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Despite making considerable progress in the areas of nursing practice, nursing education, advocacy, policymaking, and expanding the influence of professional nursing organizations and associations, the nursing profession still has areas where the progress and development are not as significant as many professional nurses would like it to be. In particular, there are barriers limiting the progress of Advanced Practice Nursing and the contribution that Advanced Practice Nurses (APNs) can make to improving the health care system and access to care. Back in 2011, The Institute of Medicine (IOM) (2011) published a landmark report called “The Future of Nursing: Leading Change, Advancing Health”. In this report, IOM (2011) identified several barriers to undermining the ability of APNs to contribute to the health care delivery to the full extent of their training and education. The three of those barriers include (1) federal and state-level regulations limiting nurses’ scope of practice (SOP), including state laws, (2) institutional culture and practice, and (3) outdated reimbursement models (IOM, 2011).
SOP regulations present a considerable barrier to the progress of advanced practice nursing. For example, nearly half of the U.S. states have reduced or restricted SOP. In the states with reduced SOP, APNs do not have the author to engage in at least one element of advanced practice (Martin & Alexander, 2019). In those states, APNs are required to have a collaborative agreement with physicians to provide primary care, diagnose patients, and prescribe treatments including controlled substances. In the states with restricted SOP, APNs practice under supervision, perform delegated tasks or work as a part of the teams managed by the physicians (Martin & Alexander, 2019). In other words, SOP regulations limiting APNs’ professional autonomy and the ability to practice independently to the full extent of their education and training present a significant barrier to the progress of advanced nursing practice.
As was mentioned earlier, one more barrier is institutional culture and practice. For example, many health care organizations hire APNs that completed programs that equipped them with exceptional skills and educational background necessary to manage complex patients, work in fast-paced settings, perform complex monitoring, develop evidence-based treatment plans, and order and interpret diagnostic studies (Vanderbilt School of Nursing, n.d.). Moreover, many graduates of the MSN programs possess advanced expertise in clinical care, interprofessional collaboration, quality improvement, and organizational leadership (American Association of Colleges of Nursing, 2011). However, APNs may find it challenging to realize their full potential and make a greater contribution to their organizations when the latter have an organizational culture where the role of APNs is viewed as a managing or supervising type of position. Apparently, such organizational culture makes it more challenging for APNs to make a more valuable contribution to improving organizational outcomes.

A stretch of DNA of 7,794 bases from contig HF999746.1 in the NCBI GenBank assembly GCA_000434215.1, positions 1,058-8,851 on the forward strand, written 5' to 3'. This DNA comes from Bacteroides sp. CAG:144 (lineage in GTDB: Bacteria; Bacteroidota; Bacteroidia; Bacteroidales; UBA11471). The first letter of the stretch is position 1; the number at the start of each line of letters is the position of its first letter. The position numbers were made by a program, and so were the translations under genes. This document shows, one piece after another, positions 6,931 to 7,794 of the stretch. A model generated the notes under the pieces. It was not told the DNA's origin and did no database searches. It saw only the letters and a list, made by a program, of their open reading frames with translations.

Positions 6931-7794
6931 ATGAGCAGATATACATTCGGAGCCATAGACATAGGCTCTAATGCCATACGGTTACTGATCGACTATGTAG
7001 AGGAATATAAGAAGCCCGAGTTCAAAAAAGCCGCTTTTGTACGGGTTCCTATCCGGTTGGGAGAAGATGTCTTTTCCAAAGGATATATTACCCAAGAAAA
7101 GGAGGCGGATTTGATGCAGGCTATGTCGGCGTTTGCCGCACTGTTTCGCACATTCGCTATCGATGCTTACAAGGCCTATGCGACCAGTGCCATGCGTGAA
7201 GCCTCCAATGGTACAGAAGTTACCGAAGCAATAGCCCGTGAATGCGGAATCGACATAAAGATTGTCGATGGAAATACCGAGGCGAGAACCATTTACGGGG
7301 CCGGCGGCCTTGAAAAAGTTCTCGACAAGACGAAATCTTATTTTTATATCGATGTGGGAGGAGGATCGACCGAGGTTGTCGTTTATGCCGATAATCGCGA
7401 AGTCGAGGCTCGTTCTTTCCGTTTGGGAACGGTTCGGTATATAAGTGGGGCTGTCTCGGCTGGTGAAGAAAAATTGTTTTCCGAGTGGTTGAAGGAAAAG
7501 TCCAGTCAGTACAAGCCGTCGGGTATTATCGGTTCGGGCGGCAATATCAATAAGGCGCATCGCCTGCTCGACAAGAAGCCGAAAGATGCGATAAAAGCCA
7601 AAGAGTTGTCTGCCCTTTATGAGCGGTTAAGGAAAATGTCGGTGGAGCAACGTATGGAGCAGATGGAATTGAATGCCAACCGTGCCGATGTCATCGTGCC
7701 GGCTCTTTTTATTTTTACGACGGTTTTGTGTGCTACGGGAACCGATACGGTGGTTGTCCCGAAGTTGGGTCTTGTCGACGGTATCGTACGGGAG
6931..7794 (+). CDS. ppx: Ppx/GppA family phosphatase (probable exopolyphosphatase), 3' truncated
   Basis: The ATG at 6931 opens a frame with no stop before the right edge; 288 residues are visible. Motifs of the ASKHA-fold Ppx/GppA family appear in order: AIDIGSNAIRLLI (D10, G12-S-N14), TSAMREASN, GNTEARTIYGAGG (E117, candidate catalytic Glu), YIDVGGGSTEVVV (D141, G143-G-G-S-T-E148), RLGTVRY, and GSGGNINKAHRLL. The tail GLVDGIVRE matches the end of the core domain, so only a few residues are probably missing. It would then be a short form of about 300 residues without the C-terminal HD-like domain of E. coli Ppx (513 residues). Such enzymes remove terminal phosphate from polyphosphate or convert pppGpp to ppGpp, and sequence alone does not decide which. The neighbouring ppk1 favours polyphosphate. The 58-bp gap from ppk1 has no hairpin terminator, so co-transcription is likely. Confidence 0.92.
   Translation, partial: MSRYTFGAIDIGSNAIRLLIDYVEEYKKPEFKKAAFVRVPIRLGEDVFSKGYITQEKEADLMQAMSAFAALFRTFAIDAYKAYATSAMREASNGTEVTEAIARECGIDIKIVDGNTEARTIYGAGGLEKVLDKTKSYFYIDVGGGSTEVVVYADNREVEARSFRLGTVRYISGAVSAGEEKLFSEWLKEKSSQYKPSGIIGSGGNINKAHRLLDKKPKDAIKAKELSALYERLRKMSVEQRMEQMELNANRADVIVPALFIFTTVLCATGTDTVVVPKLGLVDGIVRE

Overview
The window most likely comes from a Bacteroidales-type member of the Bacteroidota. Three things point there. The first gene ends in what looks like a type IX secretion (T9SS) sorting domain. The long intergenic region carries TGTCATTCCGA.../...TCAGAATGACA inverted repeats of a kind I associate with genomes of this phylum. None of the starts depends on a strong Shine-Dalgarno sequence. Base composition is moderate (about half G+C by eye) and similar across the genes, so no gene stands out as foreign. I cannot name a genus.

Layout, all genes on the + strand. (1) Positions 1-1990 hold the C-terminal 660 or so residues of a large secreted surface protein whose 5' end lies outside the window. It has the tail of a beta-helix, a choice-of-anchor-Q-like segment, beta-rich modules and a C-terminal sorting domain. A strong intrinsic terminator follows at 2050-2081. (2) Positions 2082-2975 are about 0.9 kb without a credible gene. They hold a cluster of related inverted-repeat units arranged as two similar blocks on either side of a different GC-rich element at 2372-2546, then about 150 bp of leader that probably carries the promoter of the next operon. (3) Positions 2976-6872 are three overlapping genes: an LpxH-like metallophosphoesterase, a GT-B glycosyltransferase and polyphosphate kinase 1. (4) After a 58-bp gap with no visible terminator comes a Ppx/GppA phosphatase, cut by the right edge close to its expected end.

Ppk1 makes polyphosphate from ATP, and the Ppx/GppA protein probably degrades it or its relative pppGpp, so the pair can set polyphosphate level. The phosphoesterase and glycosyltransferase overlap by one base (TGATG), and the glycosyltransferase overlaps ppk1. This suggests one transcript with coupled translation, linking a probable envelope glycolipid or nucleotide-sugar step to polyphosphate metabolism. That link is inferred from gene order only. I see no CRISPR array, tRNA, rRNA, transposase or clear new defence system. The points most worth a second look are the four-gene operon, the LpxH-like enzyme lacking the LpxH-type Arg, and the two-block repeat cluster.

Finally, an outdated reimbursement model for the services provided by nurses is another barrier slowing down the progress of advanced practice nursing. As Sarzynski & Barry (2019) explain, a revenue stream may need to be developed in order for the APN role to survive in different settings. However, APNs do not receive reimbursement equal to physicians for providing the same services (Sarzynski & Barry, 2019). Further disparities in reimbursement are exacerbated by the fact that ANpss are more likely to practice in rural settings and treat vulnerable populations and Medicaid beneficiaries compared with physicians (Sarzynski & Barry, 2019). Thus, reimbursement issues should be regulated to ensure that APNs can generate adequate revue for their organizations and in independent practice as well. Therefore, regulations limiting nurses’ SOP, organizational culture and practice, and outdated reimbursement models are the three barriers blocking the way to the progress of advanced nursing practice. Addressing these barriers through policy and practice change should be one of the priorities of nurses’ policymaking and policy advocacy efforts.
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